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The Distributional Impacts of Indonesia's Financial Crisis on Household Welfare: "A Rapid Response Methodology"

  • Jed Friedman
  • James Levinsohn

Analyzing the distributional impacts of economic crises is important and, unfortunately, an ever more pressing need. If policymakers are to intervene to help those most adversely impacted, then policymakers need to identify those who have been most harmed and the magnitude of that harm. Furthermore, policy responses to economic crises typically must be timely. In this paper, we develop a simple methodology to fill the order and we've applied our methodology to analyze the impact of the Indonesian economic crisis on household welfare there. Using only pre-crisis household information, we estimate the compensating variation for Indonesian households following the 1997 Asian currency crisis and then explore the results with flexible non-parametric methods. We find that virtually every household was severely impacted, although it was the urban poor that fared the worst. The ability of poor rural households to produce food mitigated the worst consequences of the high inflation. The distributional conseqences are the same whether we allow households to substitute towards relatively cheaper goods or not. However the geographic location of the household mattered even within urban or rural areas and household income categories. Additionally, households with young children may have suffered disproportionately adverse effects.

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Paper provided by William Davidson Institute at the University of Michigan in its series William Davidson Institute Working Papers Series with number 387.

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Length: pages
Date of creation: 01 Jul 2001
Date of revision:
Handle: RePEc:wdi:papers:2001-387
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  1. Chaudhuri, Shubham & Ravallion, Martin, 1994. "How well do static indicators identify the chronically poor?," Journal of Public Economics, Elsevier, vol. 53(3), pages 367-394, March.
  2. Angus Deaton & Christina Paxson, 1998. "Economies of Scale, Household Size, and the Demand for Food," Journal of Political Economy, University of Chicago Press, vol. 106(5), pages 897-930, October.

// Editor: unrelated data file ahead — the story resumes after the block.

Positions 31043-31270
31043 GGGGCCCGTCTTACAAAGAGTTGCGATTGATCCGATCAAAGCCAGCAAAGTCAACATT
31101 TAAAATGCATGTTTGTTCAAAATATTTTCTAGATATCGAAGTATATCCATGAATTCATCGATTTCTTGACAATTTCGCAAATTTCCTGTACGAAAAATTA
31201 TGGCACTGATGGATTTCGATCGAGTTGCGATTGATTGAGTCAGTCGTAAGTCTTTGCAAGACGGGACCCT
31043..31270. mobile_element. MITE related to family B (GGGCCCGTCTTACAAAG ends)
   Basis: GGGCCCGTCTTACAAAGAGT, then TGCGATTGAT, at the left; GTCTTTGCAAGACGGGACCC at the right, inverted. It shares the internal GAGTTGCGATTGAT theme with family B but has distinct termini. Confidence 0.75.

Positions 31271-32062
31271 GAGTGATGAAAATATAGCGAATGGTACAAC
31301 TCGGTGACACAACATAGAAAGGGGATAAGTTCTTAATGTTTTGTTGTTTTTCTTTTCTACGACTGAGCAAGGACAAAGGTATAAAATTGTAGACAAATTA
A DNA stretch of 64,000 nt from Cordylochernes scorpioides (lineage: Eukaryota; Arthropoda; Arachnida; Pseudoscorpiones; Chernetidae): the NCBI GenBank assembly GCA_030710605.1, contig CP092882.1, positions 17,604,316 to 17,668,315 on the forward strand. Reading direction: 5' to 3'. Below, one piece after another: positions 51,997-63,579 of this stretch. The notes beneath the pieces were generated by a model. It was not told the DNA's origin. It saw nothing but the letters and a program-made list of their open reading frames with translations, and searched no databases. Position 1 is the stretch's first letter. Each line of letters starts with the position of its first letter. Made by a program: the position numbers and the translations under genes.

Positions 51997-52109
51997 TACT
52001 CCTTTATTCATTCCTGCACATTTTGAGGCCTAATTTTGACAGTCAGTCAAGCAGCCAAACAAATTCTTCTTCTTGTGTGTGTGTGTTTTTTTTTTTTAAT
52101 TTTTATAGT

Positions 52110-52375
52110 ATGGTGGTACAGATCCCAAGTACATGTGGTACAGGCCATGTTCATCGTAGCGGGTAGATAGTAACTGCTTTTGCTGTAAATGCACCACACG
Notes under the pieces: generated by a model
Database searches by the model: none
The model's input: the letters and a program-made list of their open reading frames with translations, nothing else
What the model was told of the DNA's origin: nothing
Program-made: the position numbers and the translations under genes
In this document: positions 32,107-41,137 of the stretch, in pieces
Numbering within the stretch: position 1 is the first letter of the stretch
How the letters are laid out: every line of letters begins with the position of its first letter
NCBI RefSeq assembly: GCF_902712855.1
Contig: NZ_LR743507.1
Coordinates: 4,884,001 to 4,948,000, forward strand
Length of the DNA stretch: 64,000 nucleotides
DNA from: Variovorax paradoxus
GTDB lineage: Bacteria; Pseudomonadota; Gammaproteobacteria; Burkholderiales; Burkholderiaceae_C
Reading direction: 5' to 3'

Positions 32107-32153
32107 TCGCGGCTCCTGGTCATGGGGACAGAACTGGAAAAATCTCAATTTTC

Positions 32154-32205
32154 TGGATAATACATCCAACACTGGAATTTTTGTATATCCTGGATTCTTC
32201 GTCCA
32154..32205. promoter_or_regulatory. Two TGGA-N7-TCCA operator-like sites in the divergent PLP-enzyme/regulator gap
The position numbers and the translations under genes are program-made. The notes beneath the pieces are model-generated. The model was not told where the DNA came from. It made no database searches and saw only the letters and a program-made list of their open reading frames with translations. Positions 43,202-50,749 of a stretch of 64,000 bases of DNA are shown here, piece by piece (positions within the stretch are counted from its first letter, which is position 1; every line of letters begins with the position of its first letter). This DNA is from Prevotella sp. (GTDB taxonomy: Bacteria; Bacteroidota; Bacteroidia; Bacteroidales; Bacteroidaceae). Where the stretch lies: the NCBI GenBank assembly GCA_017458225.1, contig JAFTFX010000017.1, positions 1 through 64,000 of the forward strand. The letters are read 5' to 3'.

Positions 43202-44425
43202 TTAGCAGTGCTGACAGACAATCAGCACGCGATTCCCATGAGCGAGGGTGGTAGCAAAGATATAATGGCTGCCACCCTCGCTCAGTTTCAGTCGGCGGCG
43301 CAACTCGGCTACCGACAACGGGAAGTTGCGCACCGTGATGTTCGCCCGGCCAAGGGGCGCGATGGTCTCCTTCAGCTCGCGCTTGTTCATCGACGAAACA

3. Case, Anne C, 1991. "Spatial Patterns in Household Demand," Econometrica, Econometric Society, vol. 59(4), pages 953-65, July.
  4. Levinsphn, J. & Berry, S. & Friedman, J., 1999. "Impacts of the Indonesian Economic Crisis: Price Changes and the Poor," Working Papers 446, Research Seminar in International Economics, University of Michigan.
  5. Deaton, Angus, 1988. "Quality, Quantity, and Spatial Variation of Price," American Economic Review, American Economic Association, vol. 78(3), pages 418-30, June.
  6. Deaton, Angus, 1990. "Price elasticities from survey data : Extensions and Indonesian results," Journal of Econometrics, Elsevier, vol. 44(3), pages 281-309, June.
  7. Ravallion, Martin & Bidani, Benu, 1994. "How Robust Is a Poverty Profile?," World Bank Economic Review, World Bank Group, vol. 8(1), pages 75-102, January.
  8. Thomas, Duncan & Beegle, Kathleen & Frankenberg, Elizabeth & Sikoki, Bondan & Strauss, John & Teruel, Graciela, 2004. "Education in a crisis," Journal of Development Economics, Elsevier, vol. 74(1), pages 53-85, June.
  9. Frankenberg, E. & Thomas, D. & Beegle, K., 1999. "The Real Costs of Indonesia's Economic Crisis: Preliminary Findings from the Indonesia Family Life Surveys," Papers 99-04, RAND - Labor and Population Program.
  10. repec:cup:cbooks:9780521296762 is not listed on IDEAS
  11. Benjamin, Dwayne, 1992. "Household Composition, Labor Markets, and Labor Demand: Testing for Separation in Agricultural Household Models," Econometrica, Econometric Society, vol. 60(2), pages 287-322, March.
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